Global Agenda Council on Biodiversity & Natural Capital 2012-2013
Biodiversity and natural capital provide the foundation on which our daily lives and economies are built. Natural resources such as oxygen, fresh water, food, minerals, medicines and a multitude of ecosystem functions are the foundation of human survival and well-being. However, the alarming state of biodiversity and natural capital today displays a short-sighted stewardship that assumes an infinite supply of natural assets and a magical recovery or replacement button regardless of the damage done. No less than 25% of all remaining mammals, 33% of amphibians and 25% of freshwater fishes are threatened with extinction. Critical species and natural habitats are disappearing, leaving gaps in ecosystems that result in disturbed or even dysfunctional life-supporting services.
This continued degradation, driven by the relentless demands of a US$ 60 trillion global economy, is threatening the very same ecology on which we humans have built our lives and prosperity. It reflects a fundamental omission in the way growth is tracked and measured. Without the recognition of its value, natural capital is taken for granted, assumed to be infinite, resulting in the depletion of the “planetary currency base” for future generations.
This must stop. There are a number of bold ideas under way that showcase how degraded lands can be turned into fertile, species-rich grounds, how the commons can be efficiently managed to serve the public good in perpetuity, how local actions can change livelihoods and how new economies can be built to capitalize on the presence of biodiversity and natural capital. However, to scale up these initiatives, it is imperative to move biodiversity and natural capital centre stage in the mainstream political, social and business discourse.
- The rapid loss of species witnessed today is estimated to be between 1,000 and 10,000 times higher than the natural extinction rate.
- Every two seconds, an area of forest the size of a football pitch is lost due to logging or destructive practices. Fully 72% of Indonesia's forest landscapes and 15% of the Amazon's have already been lost forever. The Congo's forests face the same threat.
- The world has missed the 2010 target for biodiversity conservation. Based on current trends, the loss of species will continue throughout this century.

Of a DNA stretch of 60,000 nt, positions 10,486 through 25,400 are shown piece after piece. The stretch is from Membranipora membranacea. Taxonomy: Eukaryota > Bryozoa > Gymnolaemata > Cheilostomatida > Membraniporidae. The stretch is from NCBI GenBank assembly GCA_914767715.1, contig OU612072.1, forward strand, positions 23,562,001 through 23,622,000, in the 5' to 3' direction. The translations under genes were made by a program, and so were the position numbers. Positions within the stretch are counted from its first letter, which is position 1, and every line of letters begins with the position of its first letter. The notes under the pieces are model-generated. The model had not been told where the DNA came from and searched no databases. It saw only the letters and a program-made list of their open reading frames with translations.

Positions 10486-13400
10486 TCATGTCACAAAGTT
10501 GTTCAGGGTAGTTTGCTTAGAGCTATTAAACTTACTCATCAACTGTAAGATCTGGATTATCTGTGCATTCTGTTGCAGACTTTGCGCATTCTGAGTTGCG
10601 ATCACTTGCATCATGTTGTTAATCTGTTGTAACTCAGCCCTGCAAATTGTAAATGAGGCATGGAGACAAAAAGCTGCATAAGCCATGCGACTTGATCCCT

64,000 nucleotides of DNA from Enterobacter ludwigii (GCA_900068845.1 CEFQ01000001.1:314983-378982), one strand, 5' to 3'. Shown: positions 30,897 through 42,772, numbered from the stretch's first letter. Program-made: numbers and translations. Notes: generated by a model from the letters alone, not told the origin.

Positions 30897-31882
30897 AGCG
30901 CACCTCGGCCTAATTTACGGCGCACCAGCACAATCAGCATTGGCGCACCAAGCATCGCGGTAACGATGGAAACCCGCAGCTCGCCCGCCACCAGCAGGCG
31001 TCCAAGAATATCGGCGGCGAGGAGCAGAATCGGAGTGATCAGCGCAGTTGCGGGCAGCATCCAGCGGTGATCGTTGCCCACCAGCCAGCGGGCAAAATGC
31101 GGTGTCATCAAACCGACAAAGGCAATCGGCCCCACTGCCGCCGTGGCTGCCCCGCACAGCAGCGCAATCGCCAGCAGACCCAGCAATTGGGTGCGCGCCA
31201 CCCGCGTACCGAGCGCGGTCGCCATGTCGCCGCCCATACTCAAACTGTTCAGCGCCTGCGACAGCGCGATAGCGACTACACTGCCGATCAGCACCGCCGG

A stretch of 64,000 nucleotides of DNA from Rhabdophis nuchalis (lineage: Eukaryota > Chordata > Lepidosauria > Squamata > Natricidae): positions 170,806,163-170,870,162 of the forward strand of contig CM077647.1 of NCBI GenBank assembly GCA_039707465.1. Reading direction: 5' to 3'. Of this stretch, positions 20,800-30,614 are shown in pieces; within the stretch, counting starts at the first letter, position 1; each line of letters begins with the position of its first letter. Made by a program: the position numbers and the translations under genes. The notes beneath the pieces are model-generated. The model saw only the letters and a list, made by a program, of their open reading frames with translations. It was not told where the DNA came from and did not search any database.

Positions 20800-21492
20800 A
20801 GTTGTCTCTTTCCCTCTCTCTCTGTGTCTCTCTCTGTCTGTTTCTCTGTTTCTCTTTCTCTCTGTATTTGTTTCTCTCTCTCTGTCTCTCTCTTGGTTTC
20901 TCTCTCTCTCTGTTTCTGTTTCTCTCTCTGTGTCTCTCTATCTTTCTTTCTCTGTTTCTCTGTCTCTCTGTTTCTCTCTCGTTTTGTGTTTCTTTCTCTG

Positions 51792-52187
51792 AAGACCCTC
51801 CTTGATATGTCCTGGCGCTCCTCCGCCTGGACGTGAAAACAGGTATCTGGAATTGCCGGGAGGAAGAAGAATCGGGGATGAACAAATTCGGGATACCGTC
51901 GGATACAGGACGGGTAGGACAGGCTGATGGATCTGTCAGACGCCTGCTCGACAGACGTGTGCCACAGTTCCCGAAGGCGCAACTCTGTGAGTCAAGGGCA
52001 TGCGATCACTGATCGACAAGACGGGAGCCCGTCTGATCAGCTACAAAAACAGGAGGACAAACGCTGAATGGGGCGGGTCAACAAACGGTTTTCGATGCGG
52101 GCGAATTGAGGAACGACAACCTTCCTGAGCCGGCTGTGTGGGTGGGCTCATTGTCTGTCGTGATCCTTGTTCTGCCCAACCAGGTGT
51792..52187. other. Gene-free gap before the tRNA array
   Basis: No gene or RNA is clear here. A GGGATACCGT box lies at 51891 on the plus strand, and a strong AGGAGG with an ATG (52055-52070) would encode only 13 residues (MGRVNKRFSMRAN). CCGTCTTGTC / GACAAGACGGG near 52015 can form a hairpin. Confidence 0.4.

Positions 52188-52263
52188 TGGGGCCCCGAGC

“We don’t own natural resources, we only own the interest of natural capital.”
Leo Schlesinger, Chief Executive Officer, Masisa Mexico Organization, Mexico
“We will not be able to build an economy that the Earth can sustain as long as GDP continues to be the sole measure of progress.”
Jim Leape, Director-General, World Wide Fund for Nature, Lausanne, Switzerland
“The establishment of a resilient society is possible based on traditional knowledge and sustainable landscape. There is a need to establish new commons – to include not only foresters and farmers but also NGOs, the government, private sector and urban citizens.”
Kazuhiko Takeuchi, Vice-Rector, United Nations University, Tokyo, Japan
Eleventh meeting of the Conference of the Parties to the Convention on Biological Diversity
8-19 October 2012
Biodiversity and Society: Societal dimensions of the conservation and utilisation of biological diversity
14–16 November 2012
COP 18/CMP 8–18th session of the Conference of the Parties of the Climate Change Convention and Eighth Conference of the Parties serving as the meeting of the Parties to the Kyoto Protocol (UNFCCC)
26 November–7 December 2012
16th Meeting of the Conference of the Parties to the Convention on International Trade in Endangered Species of Wild Fauna (CITES)
3-15 March 2013
The Global Agenda Council on Biodiversity & Natural Capital is a new Council. It aims to help transform the status quo by bringing in facts, focus and urgency to the debate. The Council Members’ collective expertise will draw a strong picture of where and how interventions need to be made to catalyse change to ensure a sustainable future. They will bring skills in the areas of communication and scenario-building to help target efforts by various stakeholders within and beyond the Forum's realm. It will strive to gather bold, scalable ideas to attract investment in natural capital, and to identify critical points for intervention to mainstream the sustainable use of natural resources.
The Council has decided to focus on sustainable forests as they harbour the world’s most biodiverse ecosystems. In addition, forests interconnect with all natural resources: they provide an anchor to enhance the quality and quantity of other natural resources such as water, air and land. Forests comprise an interesting “asset class” to focus on, given the various financing innovations under way and emerging between governments in both the carbon and non-carbon spaces. Forests provide a useful basis to develop solutions, test ideas, pilot replication of promising initiatives and interest a range of stakeholders. They may also illustrate the potential to drive positive change through focused efforts in multistakeholder forums such as the Network of Global Agenda Councils.
The Council’s objectives are:
- to develop a new narrative by providing insights and arguments through solutions that emerge from innovations in business, technology and governance, and to “test” for their applicability in the natural resource space
- to develop concrete scenarios that provide solutions for systemic drivers, and “apply” these scenarios on the different audiences society represents
Research analyst: Sandra Miura, Research Analyst, Global Agenda Councils, firstname.lastname@example.org
Council Manager: Lieske van Santen, Project Manager, Environment Initiatives, email@example.com
Forum Lead: Dominic Waughray, Senior Director, Head of Environmental Initiative, firstname.lastname@example.org